Stephen Leather

The Long shot

The tyres of the Boeing 737 bit into the runway, squealing like dying pigs and sending spurts of dust into the air. The plane taxied towards the terminal building which shimmered in the midday heat. In the First Class cabin the passengers began to unbuckle their seat belts before the plane had come to a halt. A dark-haired stewardess left her seat and went over to the occupant of seat 3B. She bent down and gave him her professional smile. “Mr Ahmed?” she said. The man continued reading as if he hadn’t heard. “Mr Ahmed?” she repeated. He looked up and nodded. He was a typical First Class passenger: middle-aged, overweight and seemingly bored with the whole business of flying. He’d scarcely touched the inflight food and rejected the complimentary headset with an impatient wave of his hand. He’d spent most of the three-hour flight with his nose buried in the Wall Street Journal. “Mr Ahmed, the pilot has requested that you remain behind while the rest of the passengers deplane,” she said.

The passenger didn’t seem the least bit surprised by the request. “What about the people I’m travelling with?” he asked. The woman next to him was down on the manifest as his wife and, like the man, was travelling on a Yemeni diplomatic passport. A grey-haired older woman, apparently his mother, was sitting behind him, and on the other side of the cabin were his two young children. All had Yemeni diplomatic passports.

“I’m sorry, sir, they’re also to stay behind.”

The passenger nodded. “I understand,” he said quietly. “Will you tell my children while I explain to my mother?”

The stewardess went over to explain to the youngsters while Ahmed turned around and spoke to the old woman. Elba Maria Sanchez had grown accustomed to waiting in airliners while immigration officials took advice on whether or not her son should be admitted into their country. The family had been turned away from most of the countries in the Middle East, and previous safe havens including East Germany and Hungary had turned their backs on their old cohorts in their rush to embrace capitalism. Even the Sudanese had betrayed them.

The passengers shuffled off the plane. The stewardess asked Ahmed if he wanted a drink while he waited but he declined. He picked up a copy of Newsweek and idly flicked through it. “It’s always the same,” said his wife bitterly. “They should be ashamed of themselves, these people, they have no loyalty. After all we’ve done for them.”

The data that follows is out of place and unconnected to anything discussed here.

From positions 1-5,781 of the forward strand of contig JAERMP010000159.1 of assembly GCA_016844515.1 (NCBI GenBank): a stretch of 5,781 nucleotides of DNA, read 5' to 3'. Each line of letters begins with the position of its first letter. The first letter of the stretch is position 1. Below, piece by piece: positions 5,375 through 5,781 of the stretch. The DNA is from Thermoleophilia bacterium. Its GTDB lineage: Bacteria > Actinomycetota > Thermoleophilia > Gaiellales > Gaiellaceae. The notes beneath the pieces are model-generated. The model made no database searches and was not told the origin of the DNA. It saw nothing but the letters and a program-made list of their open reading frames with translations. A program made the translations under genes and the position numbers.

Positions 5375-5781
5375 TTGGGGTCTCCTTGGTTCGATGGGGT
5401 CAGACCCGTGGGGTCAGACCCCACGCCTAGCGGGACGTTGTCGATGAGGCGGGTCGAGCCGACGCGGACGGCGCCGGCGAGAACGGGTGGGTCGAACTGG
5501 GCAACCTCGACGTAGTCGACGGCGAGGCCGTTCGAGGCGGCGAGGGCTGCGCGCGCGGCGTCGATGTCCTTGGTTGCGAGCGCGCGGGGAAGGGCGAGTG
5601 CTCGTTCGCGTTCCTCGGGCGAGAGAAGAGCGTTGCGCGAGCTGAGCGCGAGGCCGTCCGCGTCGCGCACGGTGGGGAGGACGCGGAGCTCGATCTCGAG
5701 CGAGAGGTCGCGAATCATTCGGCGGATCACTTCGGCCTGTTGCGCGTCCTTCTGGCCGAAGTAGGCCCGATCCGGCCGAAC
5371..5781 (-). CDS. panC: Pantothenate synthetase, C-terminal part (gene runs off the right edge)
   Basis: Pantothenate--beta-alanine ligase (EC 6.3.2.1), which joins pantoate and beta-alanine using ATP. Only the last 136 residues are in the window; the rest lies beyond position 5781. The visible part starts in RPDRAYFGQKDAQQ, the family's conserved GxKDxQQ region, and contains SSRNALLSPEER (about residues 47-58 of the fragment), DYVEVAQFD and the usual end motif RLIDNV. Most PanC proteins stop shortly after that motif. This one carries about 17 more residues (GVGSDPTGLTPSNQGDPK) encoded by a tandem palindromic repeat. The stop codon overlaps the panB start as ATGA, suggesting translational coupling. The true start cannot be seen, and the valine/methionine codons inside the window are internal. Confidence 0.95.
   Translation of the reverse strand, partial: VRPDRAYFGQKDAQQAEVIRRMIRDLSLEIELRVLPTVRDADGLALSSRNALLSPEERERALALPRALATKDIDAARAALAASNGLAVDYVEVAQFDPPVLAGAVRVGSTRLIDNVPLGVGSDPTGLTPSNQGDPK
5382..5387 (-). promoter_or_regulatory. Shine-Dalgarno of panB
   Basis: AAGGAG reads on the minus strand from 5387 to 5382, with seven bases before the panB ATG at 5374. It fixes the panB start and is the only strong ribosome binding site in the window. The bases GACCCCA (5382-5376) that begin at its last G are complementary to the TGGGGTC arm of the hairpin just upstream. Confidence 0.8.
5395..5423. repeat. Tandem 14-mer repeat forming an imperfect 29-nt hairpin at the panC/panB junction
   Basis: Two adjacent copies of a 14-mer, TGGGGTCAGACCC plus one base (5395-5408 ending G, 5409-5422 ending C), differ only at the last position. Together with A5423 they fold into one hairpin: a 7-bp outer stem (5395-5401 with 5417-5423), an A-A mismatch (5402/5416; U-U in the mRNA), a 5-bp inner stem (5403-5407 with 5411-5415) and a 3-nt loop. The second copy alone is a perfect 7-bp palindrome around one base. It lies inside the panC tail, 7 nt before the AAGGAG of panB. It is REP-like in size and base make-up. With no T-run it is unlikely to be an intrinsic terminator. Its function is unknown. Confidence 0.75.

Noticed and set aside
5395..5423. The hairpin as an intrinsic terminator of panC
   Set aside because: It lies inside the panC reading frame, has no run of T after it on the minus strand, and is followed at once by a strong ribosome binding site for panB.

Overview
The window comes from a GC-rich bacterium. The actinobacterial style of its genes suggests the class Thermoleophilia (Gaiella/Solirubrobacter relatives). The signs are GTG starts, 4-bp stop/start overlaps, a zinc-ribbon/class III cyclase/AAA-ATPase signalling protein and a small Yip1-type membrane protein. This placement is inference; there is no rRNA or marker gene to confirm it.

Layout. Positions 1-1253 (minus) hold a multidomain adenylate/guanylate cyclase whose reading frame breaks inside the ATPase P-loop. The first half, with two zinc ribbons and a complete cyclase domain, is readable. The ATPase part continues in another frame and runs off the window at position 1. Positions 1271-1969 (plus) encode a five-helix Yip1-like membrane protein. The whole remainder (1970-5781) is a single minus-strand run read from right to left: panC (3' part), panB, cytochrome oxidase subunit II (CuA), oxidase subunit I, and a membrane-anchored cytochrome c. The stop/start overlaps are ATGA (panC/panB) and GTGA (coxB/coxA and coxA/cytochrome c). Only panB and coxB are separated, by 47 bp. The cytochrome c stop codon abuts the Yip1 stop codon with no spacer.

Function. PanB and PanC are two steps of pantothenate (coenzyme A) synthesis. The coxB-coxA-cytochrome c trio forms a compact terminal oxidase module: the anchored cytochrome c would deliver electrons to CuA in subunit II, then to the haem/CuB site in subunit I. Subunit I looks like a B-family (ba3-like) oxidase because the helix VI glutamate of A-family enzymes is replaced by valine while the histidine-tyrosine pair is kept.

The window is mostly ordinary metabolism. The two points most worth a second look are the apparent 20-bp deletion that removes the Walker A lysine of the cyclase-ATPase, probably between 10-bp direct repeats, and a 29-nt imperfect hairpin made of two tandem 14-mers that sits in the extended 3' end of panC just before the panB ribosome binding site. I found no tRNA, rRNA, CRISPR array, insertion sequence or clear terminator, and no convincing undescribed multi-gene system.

“Be patient, Magdalena,” said the man, his eyes on the magazine.

“Patient! Ha! I was patient in Tripoli, I was patient in Damascus, I’ve been patient in virtually every airport in the Middle East. Face it, Ilich, no-one wants us any more. We’re an embarrassment.”

“Hush,” he said quietly. “You’ll upset the children.”

She looked like she was about to argue but before she could speak a small, unimposing man in a dark suit appeared at the doorway. He carried a shiny black briefcase and he nervously rubbed his moustache as he approached Ahmed. He introduced himself as Khatami, just the one name, and he didn’t tell the passenger who he represented. There was no need. He suggested that they go back into the Business Class cabin where they could have some privacy and Ahmed followed him along the aisle. Ahmed’s children looked anxiously up at him and he winked at them reassuringly. Khatami stood to the side to allow Ahmed past and then he whisked the blue curtain closed. Ahmed sat down in an aisle seat and Khatami took the seat opposite him, balancing the briefcase on his knees. Khatami seemed uneasy and beads of perspiration dripped down either side of his beakish nose. “Your passport, please,” he said, holding out his hand.

Ahmed took his passport from the inside pocket of his Armani jacket and handed it over. Khatami flicked through the pages of the passport which contained a plethora of visas and immigration stamps. He read the name at the front of the passport: Nagi Abubaker Ahmed. The photograph matched the man sitting in front of him: a receding hairline, a thick moustache over fleshy lips, and jowls around the chin that suggested the man had lived a soft life with too much time spent in expensive restaurants. “You are Ilich Ramirez Sanchez?”